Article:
asian inspired garden

misierraSeptember 9, 2007

Any suggestion of how to make this garden more asian would be appreciated

http://photos.ivillage.com/images/photos/resize/gardenweb_Garden%20Galleries_1189317169175_921578D.jpg

Here is a link that might be useful:

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grullablue(5)

Wow! Beautiful!

    Bookmark   September 18, 2007 at 11:24AM
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yojimbo

Very nice!
I think a low snow-viewing lantern (yukimi doro) near the bridge would be cool.
Also, are you planning on filling in the back fence, maybe screen out the neighbor's house? Some type of shrub/tree screen would give some "enclosure" (tm).
Just a couple random thoughts.

    Bookmark   September 18, 2007 at 1:03PM
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misierra

Thanks

yes i alredy have two lantern,one is the metal one located around the pond and the other one is out of the picture at the bottom right and besides a pompon austrian pine.i had a bloodwood japanese maple that died this summer,but this month i got another one and planted in a spot that is going to close the view to my neighbour's house.

I am still looking for suggestions on how to make this more "japanese", although i like to have a lot of plants in my garden

    Bookmark   September 19, 2007 at 2:05AM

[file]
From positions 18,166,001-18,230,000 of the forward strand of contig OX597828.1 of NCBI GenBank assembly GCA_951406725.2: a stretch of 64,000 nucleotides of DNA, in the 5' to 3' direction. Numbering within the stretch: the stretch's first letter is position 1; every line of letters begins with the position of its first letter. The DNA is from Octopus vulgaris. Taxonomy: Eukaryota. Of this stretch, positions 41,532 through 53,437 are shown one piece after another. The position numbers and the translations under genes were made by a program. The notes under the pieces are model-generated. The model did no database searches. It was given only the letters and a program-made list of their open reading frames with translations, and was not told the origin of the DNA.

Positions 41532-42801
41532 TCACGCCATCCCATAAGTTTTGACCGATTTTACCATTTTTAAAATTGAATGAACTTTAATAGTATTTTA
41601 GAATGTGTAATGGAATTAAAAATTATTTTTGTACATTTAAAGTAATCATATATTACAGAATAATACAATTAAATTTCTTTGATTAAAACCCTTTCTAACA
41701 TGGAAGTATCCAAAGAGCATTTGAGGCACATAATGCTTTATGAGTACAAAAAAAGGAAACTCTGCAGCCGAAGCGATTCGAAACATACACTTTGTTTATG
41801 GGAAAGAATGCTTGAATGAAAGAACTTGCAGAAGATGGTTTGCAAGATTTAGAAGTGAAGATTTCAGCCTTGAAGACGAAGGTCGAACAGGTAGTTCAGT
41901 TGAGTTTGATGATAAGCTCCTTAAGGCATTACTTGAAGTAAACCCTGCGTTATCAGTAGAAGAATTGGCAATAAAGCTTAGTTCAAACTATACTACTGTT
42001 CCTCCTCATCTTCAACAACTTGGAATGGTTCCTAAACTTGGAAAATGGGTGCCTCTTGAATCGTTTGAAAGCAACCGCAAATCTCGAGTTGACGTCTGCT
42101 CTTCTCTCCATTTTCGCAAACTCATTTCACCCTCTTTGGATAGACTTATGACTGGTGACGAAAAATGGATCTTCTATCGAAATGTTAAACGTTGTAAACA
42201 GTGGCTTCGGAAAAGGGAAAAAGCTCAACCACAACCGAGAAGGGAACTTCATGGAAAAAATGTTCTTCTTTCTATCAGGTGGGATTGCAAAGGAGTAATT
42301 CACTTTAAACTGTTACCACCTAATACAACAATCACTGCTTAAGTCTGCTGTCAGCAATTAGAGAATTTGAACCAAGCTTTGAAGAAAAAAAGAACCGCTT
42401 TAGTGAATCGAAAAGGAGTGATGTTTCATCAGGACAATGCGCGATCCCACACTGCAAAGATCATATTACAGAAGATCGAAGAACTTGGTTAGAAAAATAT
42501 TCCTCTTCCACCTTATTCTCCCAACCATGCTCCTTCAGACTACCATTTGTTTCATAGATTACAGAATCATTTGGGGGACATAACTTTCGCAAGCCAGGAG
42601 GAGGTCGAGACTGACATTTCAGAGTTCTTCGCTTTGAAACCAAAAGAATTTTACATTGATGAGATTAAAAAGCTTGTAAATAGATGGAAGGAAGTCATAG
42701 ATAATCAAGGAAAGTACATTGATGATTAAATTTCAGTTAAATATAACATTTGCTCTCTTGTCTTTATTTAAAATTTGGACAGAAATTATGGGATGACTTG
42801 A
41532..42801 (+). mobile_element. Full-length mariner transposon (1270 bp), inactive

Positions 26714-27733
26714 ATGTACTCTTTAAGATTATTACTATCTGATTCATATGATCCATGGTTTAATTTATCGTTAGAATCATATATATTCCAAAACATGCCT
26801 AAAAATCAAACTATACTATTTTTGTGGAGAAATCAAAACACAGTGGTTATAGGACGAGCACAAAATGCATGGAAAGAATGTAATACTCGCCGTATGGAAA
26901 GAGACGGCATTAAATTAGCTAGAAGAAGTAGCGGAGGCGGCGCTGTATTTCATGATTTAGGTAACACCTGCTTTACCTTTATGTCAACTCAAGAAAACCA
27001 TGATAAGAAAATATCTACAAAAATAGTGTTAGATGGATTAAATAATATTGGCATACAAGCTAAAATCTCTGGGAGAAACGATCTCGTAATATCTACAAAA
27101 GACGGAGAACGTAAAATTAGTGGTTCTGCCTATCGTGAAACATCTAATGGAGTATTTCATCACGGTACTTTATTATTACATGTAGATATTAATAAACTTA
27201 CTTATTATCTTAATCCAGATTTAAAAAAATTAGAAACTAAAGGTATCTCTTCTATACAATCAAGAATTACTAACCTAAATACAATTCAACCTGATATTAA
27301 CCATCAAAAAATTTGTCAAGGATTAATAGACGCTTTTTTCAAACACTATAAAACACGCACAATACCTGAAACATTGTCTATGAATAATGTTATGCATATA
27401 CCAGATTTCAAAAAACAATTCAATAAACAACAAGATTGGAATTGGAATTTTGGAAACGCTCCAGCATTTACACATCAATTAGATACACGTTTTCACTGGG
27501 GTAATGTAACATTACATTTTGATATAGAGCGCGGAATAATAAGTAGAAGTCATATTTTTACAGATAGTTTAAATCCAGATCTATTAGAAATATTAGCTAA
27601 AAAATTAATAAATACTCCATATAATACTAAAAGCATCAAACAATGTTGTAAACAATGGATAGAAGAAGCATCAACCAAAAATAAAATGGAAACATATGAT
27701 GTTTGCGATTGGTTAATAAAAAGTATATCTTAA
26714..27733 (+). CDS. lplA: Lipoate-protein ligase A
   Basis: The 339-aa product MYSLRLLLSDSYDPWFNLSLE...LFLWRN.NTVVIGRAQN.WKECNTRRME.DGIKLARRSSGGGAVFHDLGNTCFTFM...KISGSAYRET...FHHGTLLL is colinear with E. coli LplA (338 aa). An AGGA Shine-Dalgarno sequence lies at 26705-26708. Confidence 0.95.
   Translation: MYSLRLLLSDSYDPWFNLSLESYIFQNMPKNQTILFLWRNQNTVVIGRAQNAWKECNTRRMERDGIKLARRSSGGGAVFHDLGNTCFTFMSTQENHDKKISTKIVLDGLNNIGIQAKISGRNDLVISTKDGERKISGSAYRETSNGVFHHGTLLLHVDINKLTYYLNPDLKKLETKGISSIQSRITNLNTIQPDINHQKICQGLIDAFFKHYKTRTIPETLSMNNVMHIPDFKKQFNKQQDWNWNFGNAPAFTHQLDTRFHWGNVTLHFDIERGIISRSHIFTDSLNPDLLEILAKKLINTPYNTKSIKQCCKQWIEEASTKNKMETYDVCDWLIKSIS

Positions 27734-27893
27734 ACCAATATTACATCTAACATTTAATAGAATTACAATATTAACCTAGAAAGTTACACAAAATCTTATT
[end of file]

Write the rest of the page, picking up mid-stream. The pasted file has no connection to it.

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yojimbo

Well, from looking at your pic again, while I think you've done a nice job with shrubbery and rocks throughout, if you're aiming to produce a specially "Japanese" effect (tm), you'll notice you really don't have any Japanese-style pruned plants in your garden :-). Think how some strategically placed cloud-pruned pines would change the visual effect of your yard, for example.
Do you know how to do cloud-pruning? If so, adding some pines in appropriate places would move the look toward a more "Japanese" effect...

Another thing that comes to mind would be to experiement more with typical Japanese rock arranging. For example, your foreground in the pic has a green shrub in the midst of a gravel bed; perhaps you might consider removing the shrub and putting in a typical "dry" style 3-or-5 rock arrangement. One of the characteristics of Japanese style gardens are the "clusters" or "islands" that are created, either using rocks alone, or rocks combined with low shrubbery. I've given a link below to a couple "islands" in the Seiwa garden to give an idea of what I'm getting at. Notice the sanzon island in the middle, and a different rock-and-shrub arrangement on the left. Both are good examples of how to create "clusters" that employ Japanese arranging techniques.

Here is a link that might be useful: Seiwa

    Bookmark   September 19, 2007 at 10:49AM
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yama(7b Ga)

Hi all
missierra.
Plese don't take as offence.^^ I just counted so called Asian counties. 23 nations which has uniqe culture, rich in heritage and all Asian country are diffrent from other neighboring country. some place is cold as northan Canada and some Asian counties have tropical weather.

Japanese authors/writers do same. Like this" In Eroupa and Ameriaca, They are doing this, that, ^^ He/she is not thinking Guatemara nor Mexico when write about America.

It is not hurting anyone when we say In Euorope or America so dose Asian garden. We all mix up. ^^.
mike

    Bookmark   November 12, 2007 at 6:47PM
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